I recall one time in Santa Barbara, CA, at a press checkpoint for a presidential visit. A local television news reporter got miffed when she was denied entrance for not having a valid press credential. "Don't you know who I am?" she screamed at the posted agent. He smiled sweetly at her and politely said, "Yes, ma'am, I do. You're the person who isn't getting in without a valid press pass."

8:01 PM, August 06, 2007  
Anonymous Anonymous said...

Bill, speaking of preferential treatment. Do you think the Feds will ever look into the circumstances behind the failed Jet Court Program and the pay off's by the ICRMP?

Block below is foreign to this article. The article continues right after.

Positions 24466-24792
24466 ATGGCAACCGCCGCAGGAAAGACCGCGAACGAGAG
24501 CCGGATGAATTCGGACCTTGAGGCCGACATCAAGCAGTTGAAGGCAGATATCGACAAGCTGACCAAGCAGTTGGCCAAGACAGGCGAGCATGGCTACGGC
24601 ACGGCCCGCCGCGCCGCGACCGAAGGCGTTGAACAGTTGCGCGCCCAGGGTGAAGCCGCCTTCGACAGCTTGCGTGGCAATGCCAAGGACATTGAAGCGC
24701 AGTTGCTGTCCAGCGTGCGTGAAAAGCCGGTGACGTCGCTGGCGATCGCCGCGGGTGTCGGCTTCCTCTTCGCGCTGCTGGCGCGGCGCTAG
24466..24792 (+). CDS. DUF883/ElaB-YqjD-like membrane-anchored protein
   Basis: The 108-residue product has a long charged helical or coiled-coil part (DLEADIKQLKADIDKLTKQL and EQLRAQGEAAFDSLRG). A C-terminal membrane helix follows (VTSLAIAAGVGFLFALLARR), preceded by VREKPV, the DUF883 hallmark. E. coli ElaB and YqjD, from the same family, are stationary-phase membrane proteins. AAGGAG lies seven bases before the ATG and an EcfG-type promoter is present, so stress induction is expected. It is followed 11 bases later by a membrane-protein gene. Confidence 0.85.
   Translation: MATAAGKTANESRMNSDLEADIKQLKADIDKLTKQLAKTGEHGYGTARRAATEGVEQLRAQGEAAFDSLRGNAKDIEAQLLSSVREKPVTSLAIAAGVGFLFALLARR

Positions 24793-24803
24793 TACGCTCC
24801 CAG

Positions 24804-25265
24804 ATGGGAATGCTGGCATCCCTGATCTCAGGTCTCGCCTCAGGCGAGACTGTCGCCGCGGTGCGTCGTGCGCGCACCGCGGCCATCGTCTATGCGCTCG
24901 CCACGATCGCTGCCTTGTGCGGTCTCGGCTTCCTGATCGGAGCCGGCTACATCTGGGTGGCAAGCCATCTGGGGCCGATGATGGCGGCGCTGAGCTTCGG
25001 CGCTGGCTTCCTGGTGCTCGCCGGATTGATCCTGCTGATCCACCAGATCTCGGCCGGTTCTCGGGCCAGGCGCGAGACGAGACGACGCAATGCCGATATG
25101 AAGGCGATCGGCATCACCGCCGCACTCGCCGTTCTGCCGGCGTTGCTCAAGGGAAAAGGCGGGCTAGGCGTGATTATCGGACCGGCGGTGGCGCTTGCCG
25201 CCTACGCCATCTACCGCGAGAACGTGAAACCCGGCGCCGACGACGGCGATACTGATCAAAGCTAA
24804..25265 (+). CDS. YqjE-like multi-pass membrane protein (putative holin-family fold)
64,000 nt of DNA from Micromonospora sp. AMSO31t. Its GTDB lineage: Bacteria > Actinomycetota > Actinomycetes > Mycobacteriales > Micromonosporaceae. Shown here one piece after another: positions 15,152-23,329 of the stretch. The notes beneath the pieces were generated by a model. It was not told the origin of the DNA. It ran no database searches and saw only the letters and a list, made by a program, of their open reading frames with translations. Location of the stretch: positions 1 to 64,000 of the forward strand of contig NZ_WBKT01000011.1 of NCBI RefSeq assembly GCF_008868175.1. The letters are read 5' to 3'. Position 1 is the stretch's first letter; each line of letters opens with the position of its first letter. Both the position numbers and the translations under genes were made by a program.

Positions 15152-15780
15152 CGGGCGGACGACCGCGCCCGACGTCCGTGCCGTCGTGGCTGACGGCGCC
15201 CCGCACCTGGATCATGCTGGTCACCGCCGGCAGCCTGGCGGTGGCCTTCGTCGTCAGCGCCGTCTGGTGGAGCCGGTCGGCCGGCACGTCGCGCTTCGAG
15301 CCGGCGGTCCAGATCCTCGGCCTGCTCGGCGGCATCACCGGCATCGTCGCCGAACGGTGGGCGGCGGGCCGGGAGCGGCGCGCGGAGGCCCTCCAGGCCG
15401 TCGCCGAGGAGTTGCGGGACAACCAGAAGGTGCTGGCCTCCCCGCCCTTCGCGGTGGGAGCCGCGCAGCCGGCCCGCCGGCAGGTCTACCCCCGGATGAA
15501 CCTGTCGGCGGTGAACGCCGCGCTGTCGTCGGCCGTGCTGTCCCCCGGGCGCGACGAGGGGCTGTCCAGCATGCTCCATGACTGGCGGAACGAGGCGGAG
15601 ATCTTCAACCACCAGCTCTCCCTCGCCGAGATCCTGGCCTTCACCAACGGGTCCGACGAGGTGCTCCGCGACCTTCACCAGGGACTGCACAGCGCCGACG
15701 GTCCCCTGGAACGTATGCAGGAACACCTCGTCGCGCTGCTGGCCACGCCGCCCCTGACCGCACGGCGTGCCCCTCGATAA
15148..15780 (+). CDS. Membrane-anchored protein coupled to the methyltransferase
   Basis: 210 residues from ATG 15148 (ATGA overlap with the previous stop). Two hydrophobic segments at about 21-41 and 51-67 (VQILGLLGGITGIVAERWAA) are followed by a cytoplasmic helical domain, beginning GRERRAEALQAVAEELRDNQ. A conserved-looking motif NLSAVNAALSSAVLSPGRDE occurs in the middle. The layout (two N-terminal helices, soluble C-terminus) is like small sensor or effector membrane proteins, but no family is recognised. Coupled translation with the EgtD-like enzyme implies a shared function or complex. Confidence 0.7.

9:56 PM, August 08, 2007  
Blogger Bill McCrory said...


I don't know. If there is a credible allegation that federal money has been used fraudulently or wasted, the funding agency's Office of Inspector General would be one party responsible for investigating. For example, if the funding came from the US Department of Justice, then DoJ's OIG would be the place to lodge a complaint.

7:28 AM, August 09, 2007  
Blogger seenthatbefore said...

why is it that certain people have unique window stickers stuck in their passenger side back windows?

10:17 PM, August 11, 2007  
Blogger Bill McCrory said...


To support the growing cottage industry of manufacturing unique window stickers to put inside the passenger side back window so people will wonder if you're someone with clout or a recovering drunk or a religious nut or a retired cop?

6:22 AM, August 12, 2007  
Blogger seenthatbefore said...

probably the latter, retired or not.

5:15 PM, August 12, 2007